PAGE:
At 8pm, the concert began with David Newman walking on from stage left and leading the orchestra in the National Anthem. Immediately after that, the orchestra played the familiar 20th Century Fox drum roll and fanfare (coincidentally composed by his father Alfred in 1933). This was accompanied by cheers and, of course, every light saber in the amphitheater lighting up. The cheering got louder (and light saber waving intensified) as the orchestra began the Star Wars (Main Theme) to accompany the beloved opening crawl and then seamlessly transitioning to the Imperial March as Vader arrives at the new Death Star to personally motivate the commander and workers to “redouble their effort.” Helpfully, the dialog was also captioned on the screens. Even if your hearing is perfect, you’ll find yourself picking up a line you may have misheard during an action scene.
By the time the scene shifted to Tatooine with Artoo and Threepio approaching Jabba’s palace, the audience had settled in to watch while the orchestra continued to play the background music. As the orchestra played non-stop for an hour, neither the music nor the fan enthusiasm wavered. Light sabers were lit at the appropriate times and the audience cheered the heroics, laughed at the humorous scenes and chuckled at certain well-known bits of foreshadowing. At the end of the scene were Leia and Wicket defeat the four scout troopers and head off to the Ewok village, the orchestra broke for a 20 minute intermission so that they – and the audience – could stand up, grab some water or take care of other biological functions.
Using the Technical Force
While it’s usually considered a spoiler to reaveal how the magic is done, with these movies in concerts, knowing how it’s pulled off enhances the appreciation for the technical skill that goes into these performances. It’s well known that light travels faster than sound. Over short distances, like in your living room or a theater, this isn’t a problem. But when the back of the “theater” is 600 feet (182m) from the stage (and 450 feet (138m) up, to boot the sound will arrive at the back row of the Bowl’s Section W .05 of second later than the image. While this isn’t a problem for music, it is noticeable for dialog. Despite the small amount, it’s just enough that we humans will experience it. The characters’ lips will stop moving before the audience hears them finish speaking.
The solution to this is very clever, and something the engineers at the Hollywood Bowl have perfected over the decades. The projectors for the big screen are located at the back of the front third of the amphitheater. Right in front of the audio control booth which is located below Section H. During the performance, the conductor wears headphones which give a steady beat and he also has a small display screen showing where the music should be. The result is that the performance of the music and movie’s audio tracts are about .025 of a second ahead of where it would be on the film. This splits the difference and even though the audience in front is getting the audio faster than they “should”, it’s below the threshold one would notice. And the same applies for those in the very back.
As this writer has had season tickets right behind/above the audio control booth for about 30 years, it can be said with reasonable certainty that if one plans on catching a movie performance at the Bowl, the best seats in the house are in the front half of Section H — and at nearly half the price of the Terrace box seats. For this concert we were further back. In most concerts, sitting close is optimal because you can clearly see the conductor and musicians performing their art, but for movie concerts such as this, you are too close to the stage to see the big screen so you are left watching the monitors placed on the stage — which diminishes the experience in this writer’s opinion.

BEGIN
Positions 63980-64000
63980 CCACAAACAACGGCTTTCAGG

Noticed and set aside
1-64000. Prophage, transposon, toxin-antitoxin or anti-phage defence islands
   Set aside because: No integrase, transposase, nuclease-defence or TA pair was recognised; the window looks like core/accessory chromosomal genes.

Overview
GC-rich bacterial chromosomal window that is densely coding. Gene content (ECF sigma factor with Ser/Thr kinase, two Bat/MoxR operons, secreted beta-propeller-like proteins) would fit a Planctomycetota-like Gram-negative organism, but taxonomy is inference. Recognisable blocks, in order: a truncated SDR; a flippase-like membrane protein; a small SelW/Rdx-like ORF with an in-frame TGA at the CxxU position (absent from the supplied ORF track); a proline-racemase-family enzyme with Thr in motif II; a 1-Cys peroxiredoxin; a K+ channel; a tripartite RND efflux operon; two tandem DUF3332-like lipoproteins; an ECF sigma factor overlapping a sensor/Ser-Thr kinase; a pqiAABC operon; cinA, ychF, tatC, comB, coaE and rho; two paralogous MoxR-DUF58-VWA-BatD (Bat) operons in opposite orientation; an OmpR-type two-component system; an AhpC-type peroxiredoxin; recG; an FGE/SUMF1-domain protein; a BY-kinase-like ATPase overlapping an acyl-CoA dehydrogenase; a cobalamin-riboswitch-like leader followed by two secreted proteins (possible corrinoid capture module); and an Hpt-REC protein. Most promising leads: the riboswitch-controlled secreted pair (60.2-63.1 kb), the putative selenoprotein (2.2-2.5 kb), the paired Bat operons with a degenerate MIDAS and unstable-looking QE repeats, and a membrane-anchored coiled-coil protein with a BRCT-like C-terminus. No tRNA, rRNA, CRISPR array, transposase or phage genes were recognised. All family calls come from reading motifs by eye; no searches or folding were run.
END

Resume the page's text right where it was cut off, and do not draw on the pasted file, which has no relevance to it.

Back to the Show
Rested and ready, the orchestra began playing some Star Wars incidental music before the house lights went down and the movie resumed with Han and Luke finding the wrecked speeder bikes from the carnage Leia visited upon the scout troopers. As the movie built towards its conclusive attack upon the Death Star and Luke facing his destiny against his father and Palpatine, the audience’s enthusiasm never waned, nor did the orchestra’s performance. This was even with a light, intermittent drizzle occasionally spritzing the audience on a cooling, overcast night.
By the time the second Death Star blew up (spoiler alert!), the fan’s enthusiastic cheers were even louder than when the opening crawl first appeared on the screen. Easily 5,000 light sabers were on and waving along with the cheering. And, despite the marathon 2-hour run time of the movie, the musical score was just as “on” as when the movie began. For those who’ve not seen the movie in quite a while, this presentation used the post-Attack of the Clones ending showing the celebrations across the galaxy rather than the earlier one featuring the Ewok Celebration (Yub Nub) song and with Hayden Christensen appearing as Anakin’s force ghost.
Any John Williams appearance at the Bowl is sold out, and Star Wars: Return of the Jedi in Concert was similarly a sell-out. It is a definitely different experience from seeing a typical classical movie concert or watching the movie in a theater. Starting with the obvious difference coming from a venue set in a canyon, surrounded by nature and under the stars (ok, it was cloudy that night), and adding to it the energy and enthusiasm coming from both the stage and from the seats for a film loaded with both nostalgia and epic story telling and effects that still holds up 40 years later and which is performed in fusion of live music is an experience that one would have to look far to find an equivalent.